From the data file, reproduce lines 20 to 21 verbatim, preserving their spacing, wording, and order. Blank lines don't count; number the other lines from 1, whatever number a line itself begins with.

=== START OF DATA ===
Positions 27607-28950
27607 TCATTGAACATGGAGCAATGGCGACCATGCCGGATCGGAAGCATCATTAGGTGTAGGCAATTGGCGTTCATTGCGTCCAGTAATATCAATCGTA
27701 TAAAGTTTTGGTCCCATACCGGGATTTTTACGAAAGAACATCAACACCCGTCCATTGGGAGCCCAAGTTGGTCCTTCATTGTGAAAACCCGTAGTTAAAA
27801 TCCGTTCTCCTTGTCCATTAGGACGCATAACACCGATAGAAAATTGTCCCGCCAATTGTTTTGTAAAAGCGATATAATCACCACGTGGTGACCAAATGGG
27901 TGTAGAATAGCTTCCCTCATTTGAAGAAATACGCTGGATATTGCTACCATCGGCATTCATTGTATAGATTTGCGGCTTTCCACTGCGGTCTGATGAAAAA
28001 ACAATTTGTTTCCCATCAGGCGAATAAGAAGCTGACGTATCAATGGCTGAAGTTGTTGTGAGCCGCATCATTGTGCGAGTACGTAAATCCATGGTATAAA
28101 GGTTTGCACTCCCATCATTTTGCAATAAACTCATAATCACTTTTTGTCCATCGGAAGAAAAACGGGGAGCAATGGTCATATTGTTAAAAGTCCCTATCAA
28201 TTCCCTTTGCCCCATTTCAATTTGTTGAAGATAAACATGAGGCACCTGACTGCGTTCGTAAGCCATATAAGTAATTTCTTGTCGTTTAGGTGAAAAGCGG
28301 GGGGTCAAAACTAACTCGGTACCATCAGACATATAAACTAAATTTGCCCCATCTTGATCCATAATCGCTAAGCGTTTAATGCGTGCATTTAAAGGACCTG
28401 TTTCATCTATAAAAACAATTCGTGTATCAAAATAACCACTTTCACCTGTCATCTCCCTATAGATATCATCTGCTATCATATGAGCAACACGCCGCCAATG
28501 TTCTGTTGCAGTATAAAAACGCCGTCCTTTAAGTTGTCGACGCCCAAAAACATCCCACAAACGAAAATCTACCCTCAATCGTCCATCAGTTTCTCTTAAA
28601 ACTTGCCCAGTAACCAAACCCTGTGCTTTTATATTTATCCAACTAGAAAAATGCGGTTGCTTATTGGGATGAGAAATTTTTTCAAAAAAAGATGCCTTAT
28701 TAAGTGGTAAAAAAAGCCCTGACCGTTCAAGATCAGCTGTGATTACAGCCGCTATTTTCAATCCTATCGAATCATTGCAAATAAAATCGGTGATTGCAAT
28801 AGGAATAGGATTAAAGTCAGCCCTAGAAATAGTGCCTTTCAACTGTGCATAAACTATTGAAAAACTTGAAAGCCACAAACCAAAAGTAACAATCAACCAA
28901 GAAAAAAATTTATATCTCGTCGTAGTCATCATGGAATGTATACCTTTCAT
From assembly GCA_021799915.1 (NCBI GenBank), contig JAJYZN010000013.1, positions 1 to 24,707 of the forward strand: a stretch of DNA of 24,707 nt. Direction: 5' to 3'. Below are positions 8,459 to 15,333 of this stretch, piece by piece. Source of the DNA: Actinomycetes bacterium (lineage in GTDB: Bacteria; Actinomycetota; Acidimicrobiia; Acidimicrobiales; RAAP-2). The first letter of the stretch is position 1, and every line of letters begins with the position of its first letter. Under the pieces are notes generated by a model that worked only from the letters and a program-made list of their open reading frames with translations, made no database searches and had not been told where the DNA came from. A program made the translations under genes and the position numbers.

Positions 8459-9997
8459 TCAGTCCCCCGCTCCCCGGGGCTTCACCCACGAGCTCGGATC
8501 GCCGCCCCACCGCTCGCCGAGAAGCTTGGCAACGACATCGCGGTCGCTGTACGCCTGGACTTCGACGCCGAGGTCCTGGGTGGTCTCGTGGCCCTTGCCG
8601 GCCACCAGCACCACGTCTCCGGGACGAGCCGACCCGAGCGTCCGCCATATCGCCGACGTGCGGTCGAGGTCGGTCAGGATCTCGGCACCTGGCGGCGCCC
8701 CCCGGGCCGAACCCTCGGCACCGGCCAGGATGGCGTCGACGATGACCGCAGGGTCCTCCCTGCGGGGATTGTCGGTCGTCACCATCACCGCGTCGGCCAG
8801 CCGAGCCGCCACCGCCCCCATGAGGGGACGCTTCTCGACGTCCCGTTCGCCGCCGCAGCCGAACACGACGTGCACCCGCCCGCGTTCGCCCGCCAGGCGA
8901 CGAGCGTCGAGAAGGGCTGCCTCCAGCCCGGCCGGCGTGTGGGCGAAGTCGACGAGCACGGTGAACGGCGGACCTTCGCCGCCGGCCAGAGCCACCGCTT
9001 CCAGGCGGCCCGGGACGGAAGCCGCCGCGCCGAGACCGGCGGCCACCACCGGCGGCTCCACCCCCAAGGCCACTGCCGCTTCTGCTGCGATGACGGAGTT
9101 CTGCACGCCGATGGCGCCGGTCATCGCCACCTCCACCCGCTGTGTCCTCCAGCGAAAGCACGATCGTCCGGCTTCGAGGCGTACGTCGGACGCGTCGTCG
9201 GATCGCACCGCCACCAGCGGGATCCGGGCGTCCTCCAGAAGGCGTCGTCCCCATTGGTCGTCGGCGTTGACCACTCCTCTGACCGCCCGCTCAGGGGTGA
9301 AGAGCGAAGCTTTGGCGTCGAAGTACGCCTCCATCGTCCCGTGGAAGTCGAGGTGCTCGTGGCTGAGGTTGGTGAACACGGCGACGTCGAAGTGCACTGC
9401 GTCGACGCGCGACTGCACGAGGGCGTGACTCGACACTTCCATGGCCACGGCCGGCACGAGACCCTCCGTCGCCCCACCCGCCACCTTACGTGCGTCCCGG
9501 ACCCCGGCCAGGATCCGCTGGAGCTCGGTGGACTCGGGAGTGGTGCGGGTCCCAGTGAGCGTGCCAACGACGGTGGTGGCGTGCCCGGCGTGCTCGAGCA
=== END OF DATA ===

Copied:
8601 GCCACCAGCACCACGTCTCCGGGACGAGCCGACCCGAGCGTCCGCCATATCGCCGACGTGCGGTCGAGGTCGGTCAGGATCTCGGCACCTGGCGGCGCCC
8701 CCCGGGCCGAACCCTCGGCACCGGCCAGGATGGCGTCGACGATGACCGCAGGGTCCTCCCTGCGGGGATTGTCGGTCGTCACCATCACCGCGTCGGCCAG